Video Game Review: Professor Layton and the Curious Village

Curious Village


(Nintendo DS, 2007)

After I completed every Ace Attorney game available to me (Only omitting Investigations 2 and Grand Turnabout, neither of which got an English version), I became intrigued at the idea of playing Professor Layton vs. Phoenix Wright to continue my path through the Ace Attorney series. The problem was that I had never played a Professor Layton game and I wanted to have some of the story of Professor Layton understood somewhat before I played the game. There was a problem that Professor Layton is a long series (seven games in total, not counting the aforementioned crossover), but I decided to give it a shot, starting things at the very beginning with Curious Village. I was even a little giddy about starting it, hoping that I’d find another series on the DS that I’d be able to obsess over. Now that I’ve finally completed it, it’s time for my verdict. Was Curious Village a mystery worth delving into, or was this an open and shut case?

First impressions are everything, and Professor Layton had a fairly good start with a well-animated opening cutscene akin to those seen in Phoenix Wright: Dual Destinies. Professor Layton’s voice is calming but a little flat, and his protégé Luke seems the energetic type, but his voice is overly high pitched and somewhat annoying. You only hear their voices in the ten or so cutscenes or at the end of the puzzles, however, so they don’t grate too much. Once the cutscene was over I was disappointed to discover that Curious Village is ugly. Like I say, I’m not one to harp on the graphics of a game (especially a handheld game), but the problem here isn’t that the technology isn’t up to snuff, but that the style is simply awful. The characters look like… well, if you haven’t seen the film The Triplets of Belleville, go google image search that movie. Curious Village looks a lot like that movie, except that the characters tend to be fatter in Curious Village. While it’s certainly a stylized look, it never appealed to me and I think it just looks ugly. The backgrounds aren’t much better and tend to be this dull mud color that doesn’t make you want to explore the details of each scene like in the Ace Attorney games. The music is forgettable, and I tended to keep the game muted for most of the time I played as a result.

The controls are good enough, but still lacking in some aspects. This is a game that primarily uses the touch screen, so get that stylus pen ready. One of my biggest complaints is that moving between each screen is kind of clumsy. You have to tap a little foot icon in the bottom right of the screen, and then tap one of the arrows somewhere on the screen to go to the next location. Ace Attorney at least let you use a shoulder button to access the move menu, and then also let you use the face buttons to choose on that menu. Professor Layton is one of those games that are so in love with the touch screen that it ends up hurting the game’s accessibility.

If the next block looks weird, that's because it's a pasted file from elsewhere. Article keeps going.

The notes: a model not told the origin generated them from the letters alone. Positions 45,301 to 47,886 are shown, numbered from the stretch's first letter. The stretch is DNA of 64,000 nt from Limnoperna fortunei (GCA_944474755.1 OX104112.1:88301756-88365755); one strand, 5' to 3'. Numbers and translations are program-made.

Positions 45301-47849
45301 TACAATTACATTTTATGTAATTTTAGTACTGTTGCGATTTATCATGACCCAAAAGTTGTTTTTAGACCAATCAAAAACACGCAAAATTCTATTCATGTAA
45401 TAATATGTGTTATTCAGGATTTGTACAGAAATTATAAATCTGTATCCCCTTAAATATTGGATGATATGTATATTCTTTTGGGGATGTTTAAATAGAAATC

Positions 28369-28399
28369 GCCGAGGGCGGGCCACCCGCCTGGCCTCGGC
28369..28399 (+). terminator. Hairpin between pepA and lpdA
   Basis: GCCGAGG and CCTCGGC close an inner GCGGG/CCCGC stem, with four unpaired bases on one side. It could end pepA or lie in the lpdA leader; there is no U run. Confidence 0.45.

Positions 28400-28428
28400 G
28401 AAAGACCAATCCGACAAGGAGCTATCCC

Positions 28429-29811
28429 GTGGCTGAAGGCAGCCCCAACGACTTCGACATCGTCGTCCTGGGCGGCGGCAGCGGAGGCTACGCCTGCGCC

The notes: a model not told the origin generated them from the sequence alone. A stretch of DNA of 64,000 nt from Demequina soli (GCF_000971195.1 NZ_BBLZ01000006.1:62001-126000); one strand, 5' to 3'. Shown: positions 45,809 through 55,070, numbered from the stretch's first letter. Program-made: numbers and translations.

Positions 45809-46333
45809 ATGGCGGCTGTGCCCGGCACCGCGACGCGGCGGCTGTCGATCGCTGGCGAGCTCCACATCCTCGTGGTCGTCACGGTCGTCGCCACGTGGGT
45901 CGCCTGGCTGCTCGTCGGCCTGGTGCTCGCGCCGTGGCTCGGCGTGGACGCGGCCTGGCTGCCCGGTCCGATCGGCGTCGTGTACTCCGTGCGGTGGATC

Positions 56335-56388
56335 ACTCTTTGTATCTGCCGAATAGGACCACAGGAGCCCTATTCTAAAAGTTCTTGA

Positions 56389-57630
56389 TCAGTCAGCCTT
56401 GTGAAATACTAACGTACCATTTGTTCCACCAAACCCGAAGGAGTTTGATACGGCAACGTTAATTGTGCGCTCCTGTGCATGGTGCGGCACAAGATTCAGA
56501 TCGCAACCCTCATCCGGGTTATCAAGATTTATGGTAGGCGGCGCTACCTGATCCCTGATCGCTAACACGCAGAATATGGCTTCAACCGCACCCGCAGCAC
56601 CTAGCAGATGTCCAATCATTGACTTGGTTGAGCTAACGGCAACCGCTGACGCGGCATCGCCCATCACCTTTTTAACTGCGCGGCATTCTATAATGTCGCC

Now for the game’s story… Professor Layton makes itself out to be something of a mystery story akin to a Sherlock Holmes story. It’s so dedicated to this idea that it actually has a menu dedicated to “Mysteries.” This does help you keep track of what the hell is going on, but it reeks of the developers pushing their theme a little too hard. On a whole, “bland” is the word I would use to describe the story. I never felt myself very interested in figuring out what the mysteries were and it didn’t help that they were basically impossible to figure out. The hints they give you are so vague that it seems like the game just wants you to marvel at how neat its plot twists are when they come. They’re not neat, they’re not clever, and they’re honestly really convoluted and stupid. What’s worse is that most of these mysteries don’t even have a good reveal. No joke, in the final act Layton just kind of explains to Luke what all happened. Unlike in Phoenix Wright, you as a player don’t feel like you’ve accomplished anything. You don’t put the pieces together yourself; you have them put together for you because it’s so badly written. What’s worse is that I really expected the puzzles to be well-integrated into the story. A puzzle to figure out which way a suspect went, a puzzle to eliminate suspects as a possibility, ect. In reality, here’s how they justify all these puzzles. The primary export of the village that you’re in (called St. Mystere, because that’s how subtle this game is. Yes I realize that I liked the puns in Ace Attorney, but there they’re at least funny) is puzzles. Yes, friggin’ puzzles. These people just like puzzles so much that they constantly think up new puzzles. That means that something like 95% of the puzzles in the game have nothing to do with the story and are simply justified in ways like “Hey, I won’t tell you what I know until you solve this puzzle” or “I won’t let you into this building until you’ve solved X puzzles.” The puzzles should be a natural part of the game and flow with the story. Here, it’s as jarring of a jump as the average Family Guy skit. It’s a huge missed opportunity, and just disgusts me because of how pleased with itself the game seems. It loves its puzzles and seems to believe that it has a perfectly good justification for them within the series when it reality it’s just a reskinned Brain Age game.